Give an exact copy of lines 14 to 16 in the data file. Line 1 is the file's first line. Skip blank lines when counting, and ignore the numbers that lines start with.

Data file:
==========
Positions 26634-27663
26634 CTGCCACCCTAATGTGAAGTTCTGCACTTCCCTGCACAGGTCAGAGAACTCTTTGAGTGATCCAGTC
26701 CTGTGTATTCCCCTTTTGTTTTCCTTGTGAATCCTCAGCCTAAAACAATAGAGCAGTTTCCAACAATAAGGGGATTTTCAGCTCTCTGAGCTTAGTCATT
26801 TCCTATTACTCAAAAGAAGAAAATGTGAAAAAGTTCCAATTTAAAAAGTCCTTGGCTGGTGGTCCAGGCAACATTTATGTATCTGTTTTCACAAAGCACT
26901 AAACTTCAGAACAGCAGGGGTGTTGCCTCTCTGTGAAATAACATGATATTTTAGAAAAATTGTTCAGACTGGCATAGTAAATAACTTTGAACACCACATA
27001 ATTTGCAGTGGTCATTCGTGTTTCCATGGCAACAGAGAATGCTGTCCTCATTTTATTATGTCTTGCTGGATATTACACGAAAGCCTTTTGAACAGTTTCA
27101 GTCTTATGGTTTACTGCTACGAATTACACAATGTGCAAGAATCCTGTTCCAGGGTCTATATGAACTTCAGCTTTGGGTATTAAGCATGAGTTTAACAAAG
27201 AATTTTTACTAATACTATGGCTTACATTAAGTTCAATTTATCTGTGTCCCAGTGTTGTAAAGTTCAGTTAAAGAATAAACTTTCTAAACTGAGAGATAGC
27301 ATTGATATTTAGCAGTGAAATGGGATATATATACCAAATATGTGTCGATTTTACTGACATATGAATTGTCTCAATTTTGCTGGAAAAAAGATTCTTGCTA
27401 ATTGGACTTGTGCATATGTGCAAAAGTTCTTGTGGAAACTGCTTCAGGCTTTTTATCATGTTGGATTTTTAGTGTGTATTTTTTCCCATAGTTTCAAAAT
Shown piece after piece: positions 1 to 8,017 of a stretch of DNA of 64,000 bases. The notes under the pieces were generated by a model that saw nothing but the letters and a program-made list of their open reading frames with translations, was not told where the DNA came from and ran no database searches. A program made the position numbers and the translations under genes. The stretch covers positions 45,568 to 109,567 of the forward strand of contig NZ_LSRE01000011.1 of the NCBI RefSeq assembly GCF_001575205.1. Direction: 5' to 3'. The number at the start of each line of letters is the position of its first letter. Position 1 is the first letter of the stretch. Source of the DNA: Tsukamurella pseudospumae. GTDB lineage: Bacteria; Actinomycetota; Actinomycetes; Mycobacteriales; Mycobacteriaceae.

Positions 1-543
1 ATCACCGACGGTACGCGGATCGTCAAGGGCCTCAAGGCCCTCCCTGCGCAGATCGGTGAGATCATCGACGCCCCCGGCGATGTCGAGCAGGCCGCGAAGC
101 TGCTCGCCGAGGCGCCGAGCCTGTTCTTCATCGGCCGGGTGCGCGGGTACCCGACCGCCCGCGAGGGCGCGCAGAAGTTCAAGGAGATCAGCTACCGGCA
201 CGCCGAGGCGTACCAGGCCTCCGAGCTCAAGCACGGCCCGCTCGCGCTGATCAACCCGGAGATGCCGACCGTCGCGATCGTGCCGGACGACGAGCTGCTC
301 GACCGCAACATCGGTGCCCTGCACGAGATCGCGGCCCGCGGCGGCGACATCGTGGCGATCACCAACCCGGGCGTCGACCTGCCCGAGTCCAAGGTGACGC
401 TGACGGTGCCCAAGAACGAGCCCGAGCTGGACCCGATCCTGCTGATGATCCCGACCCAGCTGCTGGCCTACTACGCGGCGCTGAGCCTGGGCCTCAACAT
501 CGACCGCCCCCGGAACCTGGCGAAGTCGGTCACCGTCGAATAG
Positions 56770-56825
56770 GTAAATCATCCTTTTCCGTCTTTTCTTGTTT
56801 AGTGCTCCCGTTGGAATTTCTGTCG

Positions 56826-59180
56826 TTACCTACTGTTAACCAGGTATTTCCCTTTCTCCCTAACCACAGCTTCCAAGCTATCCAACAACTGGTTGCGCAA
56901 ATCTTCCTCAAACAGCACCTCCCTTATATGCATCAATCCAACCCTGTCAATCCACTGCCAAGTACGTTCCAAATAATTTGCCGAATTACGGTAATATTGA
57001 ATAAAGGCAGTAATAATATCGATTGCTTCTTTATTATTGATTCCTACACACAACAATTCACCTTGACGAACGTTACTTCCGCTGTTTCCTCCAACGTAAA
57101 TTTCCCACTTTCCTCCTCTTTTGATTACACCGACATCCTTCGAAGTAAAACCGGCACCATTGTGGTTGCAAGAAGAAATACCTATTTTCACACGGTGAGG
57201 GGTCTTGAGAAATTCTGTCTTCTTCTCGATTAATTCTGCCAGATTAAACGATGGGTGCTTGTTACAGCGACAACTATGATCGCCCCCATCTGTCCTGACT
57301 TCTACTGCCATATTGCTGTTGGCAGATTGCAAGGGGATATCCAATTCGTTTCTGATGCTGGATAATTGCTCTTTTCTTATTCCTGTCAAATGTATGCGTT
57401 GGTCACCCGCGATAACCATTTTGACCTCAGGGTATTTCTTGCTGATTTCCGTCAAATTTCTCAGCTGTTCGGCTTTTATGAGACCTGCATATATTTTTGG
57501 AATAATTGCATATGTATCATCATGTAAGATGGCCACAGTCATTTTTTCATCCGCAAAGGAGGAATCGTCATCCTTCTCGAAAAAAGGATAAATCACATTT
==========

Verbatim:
101 TGCTCGCCGAGGCGCCGAGCCTGTTCTTCATCGGCCGGGTGCGCGGGTACCCGACCGCCCGCGAGGGCGCGCAGAAGTTCAAGGAGATCAGCTACCGGCA
201 CGCCGAGGCGTACCAGGCCTCCGAGCTCAAGCACGGCCCGCTCGCGCTGATCAACCCGGAGATGCCGACCGTCGCGATCGTGCCGGACGACGAGCTGCTC
301 GACCGCAACATCGGTGCCCTGCACGAGATCGCGGCCCGCGGCGGCGACATCGTGGCGATCACCAACCCGGGCGTCGACCTGCCCGAGTCCAAGGTGACGC